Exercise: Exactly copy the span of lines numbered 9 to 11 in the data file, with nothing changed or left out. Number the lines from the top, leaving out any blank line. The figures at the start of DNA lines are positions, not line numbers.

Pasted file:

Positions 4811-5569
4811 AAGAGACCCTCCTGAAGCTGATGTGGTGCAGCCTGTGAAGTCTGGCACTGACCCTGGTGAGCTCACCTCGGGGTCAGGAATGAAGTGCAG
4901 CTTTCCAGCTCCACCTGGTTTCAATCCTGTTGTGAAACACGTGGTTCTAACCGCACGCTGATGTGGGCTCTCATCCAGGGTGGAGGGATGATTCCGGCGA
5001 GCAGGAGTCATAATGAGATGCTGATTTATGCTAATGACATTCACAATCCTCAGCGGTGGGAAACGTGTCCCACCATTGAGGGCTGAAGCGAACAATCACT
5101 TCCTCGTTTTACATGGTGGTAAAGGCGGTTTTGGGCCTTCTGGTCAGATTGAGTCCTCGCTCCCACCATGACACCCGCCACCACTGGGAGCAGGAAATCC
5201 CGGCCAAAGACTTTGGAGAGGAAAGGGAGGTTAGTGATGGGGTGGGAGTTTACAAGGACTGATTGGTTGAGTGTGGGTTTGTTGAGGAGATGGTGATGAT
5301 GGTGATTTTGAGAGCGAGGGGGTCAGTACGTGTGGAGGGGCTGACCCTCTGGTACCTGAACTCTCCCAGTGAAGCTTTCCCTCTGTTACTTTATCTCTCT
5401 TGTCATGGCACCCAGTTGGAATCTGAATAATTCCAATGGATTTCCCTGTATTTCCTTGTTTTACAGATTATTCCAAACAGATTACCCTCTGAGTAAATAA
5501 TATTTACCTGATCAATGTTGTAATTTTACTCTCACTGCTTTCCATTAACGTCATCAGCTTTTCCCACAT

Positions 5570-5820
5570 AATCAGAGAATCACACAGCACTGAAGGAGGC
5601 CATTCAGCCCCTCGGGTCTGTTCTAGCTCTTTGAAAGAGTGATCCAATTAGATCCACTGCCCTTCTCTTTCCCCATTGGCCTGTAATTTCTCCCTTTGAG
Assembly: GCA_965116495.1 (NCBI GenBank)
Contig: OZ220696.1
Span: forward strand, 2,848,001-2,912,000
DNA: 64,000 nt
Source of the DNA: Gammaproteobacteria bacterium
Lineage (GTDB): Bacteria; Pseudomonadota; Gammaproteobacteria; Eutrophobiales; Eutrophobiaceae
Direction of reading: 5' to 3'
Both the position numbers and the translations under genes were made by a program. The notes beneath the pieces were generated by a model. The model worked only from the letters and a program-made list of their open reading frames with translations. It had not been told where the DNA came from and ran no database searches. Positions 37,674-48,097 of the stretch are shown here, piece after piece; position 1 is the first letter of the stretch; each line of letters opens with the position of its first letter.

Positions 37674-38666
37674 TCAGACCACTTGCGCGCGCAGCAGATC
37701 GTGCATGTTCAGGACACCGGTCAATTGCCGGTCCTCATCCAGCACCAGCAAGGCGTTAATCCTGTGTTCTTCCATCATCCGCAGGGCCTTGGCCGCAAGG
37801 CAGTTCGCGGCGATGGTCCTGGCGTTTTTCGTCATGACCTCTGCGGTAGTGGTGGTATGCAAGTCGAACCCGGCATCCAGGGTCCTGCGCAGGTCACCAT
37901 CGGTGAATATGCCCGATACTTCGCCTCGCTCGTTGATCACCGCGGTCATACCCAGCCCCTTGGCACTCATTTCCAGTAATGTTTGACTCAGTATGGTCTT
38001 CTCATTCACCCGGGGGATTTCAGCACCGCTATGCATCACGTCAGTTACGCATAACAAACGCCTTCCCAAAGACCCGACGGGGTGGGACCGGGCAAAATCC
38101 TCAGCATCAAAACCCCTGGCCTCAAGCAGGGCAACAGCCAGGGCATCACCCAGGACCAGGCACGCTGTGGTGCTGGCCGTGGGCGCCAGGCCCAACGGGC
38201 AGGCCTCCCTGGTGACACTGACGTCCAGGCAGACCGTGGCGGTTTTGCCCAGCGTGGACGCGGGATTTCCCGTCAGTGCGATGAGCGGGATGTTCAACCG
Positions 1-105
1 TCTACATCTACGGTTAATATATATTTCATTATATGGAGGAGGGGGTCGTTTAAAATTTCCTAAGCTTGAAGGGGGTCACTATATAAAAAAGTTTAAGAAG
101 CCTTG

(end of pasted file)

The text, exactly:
5501 TATTTACCTGATCAATGTTGTAATTTTACTCTCACTGCTTTCCATTAACGTCATCAGCTTTTCCCACAT

Positions 5570-5820
5570 AATCAGAGAATCACACAGCACTGAAGGAGGC